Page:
St. Cecilia

I grew up knowing that November 22nd was a special day. It is my mother's birthday, my aunt's birthday, and the day that the world takes time out to remember the assassination of President John F. Kennedy. When I began my musical studies, I began to realize the importance of this date for a different reason, the Feast Day of the Patroness of church music, fine arts and poetry, St. Cecilia. Her image graces so many churches in windows, statues, and organ cases; angelically playing a small portative organ and inspiring the countless poems, sonnets, and hymns that have been written in her honor. But who was she? Where did she come from and what did she do?

Her story is just like many of the other stories of saints and martyrs in the fifth and sixth centuries, a story. Cecilia was born into a noble Roman family and dedicated her life to God at a very young age and took a vow of chastity. A marriage to another young noble had already been arranged. Cecilia prayed to God during the playing of musical instruments at her wedding that her virginity would be protected. She told her husband that an angel was protecting her. When he wanted to meet the angel, she sent him to Pope Urban who baptized him. Her prayers were answered and her husband and his brother both converted to Christianity. Since Christianity was still illegal in Rome during this time, all three were martyred. Before her death, she gave away all her assets to benefit the poor and arrange for her home to become a church.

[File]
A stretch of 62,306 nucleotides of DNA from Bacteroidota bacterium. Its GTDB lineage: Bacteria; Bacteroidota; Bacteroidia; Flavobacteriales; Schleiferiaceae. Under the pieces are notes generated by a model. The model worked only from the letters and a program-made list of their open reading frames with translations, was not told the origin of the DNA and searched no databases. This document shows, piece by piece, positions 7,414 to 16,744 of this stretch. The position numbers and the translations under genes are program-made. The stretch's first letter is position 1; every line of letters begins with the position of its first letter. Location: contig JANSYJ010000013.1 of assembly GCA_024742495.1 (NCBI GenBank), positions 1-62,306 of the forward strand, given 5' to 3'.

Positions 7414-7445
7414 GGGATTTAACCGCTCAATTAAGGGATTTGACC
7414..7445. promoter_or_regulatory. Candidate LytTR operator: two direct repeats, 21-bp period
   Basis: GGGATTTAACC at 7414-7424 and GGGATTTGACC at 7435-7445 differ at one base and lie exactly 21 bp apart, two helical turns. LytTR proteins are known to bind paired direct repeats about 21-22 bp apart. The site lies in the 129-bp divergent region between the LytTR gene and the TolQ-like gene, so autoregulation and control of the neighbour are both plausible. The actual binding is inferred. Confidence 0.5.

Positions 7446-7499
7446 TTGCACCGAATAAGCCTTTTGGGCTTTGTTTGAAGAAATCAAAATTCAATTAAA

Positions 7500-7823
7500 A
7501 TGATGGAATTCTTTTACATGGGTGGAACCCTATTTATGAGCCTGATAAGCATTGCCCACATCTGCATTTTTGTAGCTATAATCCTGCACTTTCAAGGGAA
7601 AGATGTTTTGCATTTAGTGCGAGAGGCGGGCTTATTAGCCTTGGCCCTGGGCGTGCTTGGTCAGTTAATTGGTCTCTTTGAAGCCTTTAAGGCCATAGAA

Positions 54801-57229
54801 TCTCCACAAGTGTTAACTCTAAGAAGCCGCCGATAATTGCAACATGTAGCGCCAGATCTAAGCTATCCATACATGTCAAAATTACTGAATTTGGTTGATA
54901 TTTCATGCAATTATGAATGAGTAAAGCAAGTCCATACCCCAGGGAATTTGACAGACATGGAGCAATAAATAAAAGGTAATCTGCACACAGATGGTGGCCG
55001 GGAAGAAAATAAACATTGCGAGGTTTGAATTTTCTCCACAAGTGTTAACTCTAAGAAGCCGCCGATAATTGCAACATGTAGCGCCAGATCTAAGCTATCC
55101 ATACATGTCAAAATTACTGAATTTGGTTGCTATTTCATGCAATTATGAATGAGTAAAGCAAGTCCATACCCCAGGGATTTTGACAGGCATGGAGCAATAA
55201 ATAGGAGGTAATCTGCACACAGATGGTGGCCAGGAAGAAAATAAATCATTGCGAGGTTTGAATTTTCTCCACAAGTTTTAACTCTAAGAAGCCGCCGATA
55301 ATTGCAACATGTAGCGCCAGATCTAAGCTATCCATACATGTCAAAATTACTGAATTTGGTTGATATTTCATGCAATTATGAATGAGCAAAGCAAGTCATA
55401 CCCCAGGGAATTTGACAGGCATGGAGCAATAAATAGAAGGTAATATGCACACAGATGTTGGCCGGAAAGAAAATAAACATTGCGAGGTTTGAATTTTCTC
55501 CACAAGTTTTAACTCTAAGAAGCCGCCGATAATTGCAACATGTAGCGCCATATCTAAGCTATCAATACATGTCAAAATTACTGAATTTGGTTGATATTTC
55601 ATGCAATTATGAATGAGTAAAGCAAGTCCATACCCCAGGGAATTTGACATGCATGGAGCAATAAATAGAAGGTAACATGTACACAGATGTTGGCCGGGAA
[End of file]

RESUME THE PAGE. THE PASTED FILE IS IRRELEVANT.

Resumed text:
It was not until the end of the 15th century and the blossoming of the Renaissance that her name began to be associated with music, literature and art. When the Academy of Music was founded in Rome in 1584, she was the patroness of that institute. Cecilian societies began to flourish in Europe and elsewhere. By the 1800s, the movement was galvanized even further by the canon and choirmaster of the cathedral at Regenstein (then Ratisbon) Karl Proske (1794-1861) with the formation of a St. Cecilia Society that had branches in Germany, France, the Netherlands, Poland, Austria, Ireland, and Italy. This society's chief concern was to rekindle interest in the past, namely the glories of the Renaissance era, a capella choral singing. Two 19th century composers who contributed to Proske's Cecilian Society were Gabriel Fauré (1845-1924) and Anton Bruckner (1848-1896).

St. Cecilia inspired both Henry Purcell (1659-1695) and George Frederic Handel (1685-1759) to write an Ode to St. Cecilia. Benjamin Britten, who left so much to the world of church music, was born on November 22, 1913.

Derek E. Nickels, DMA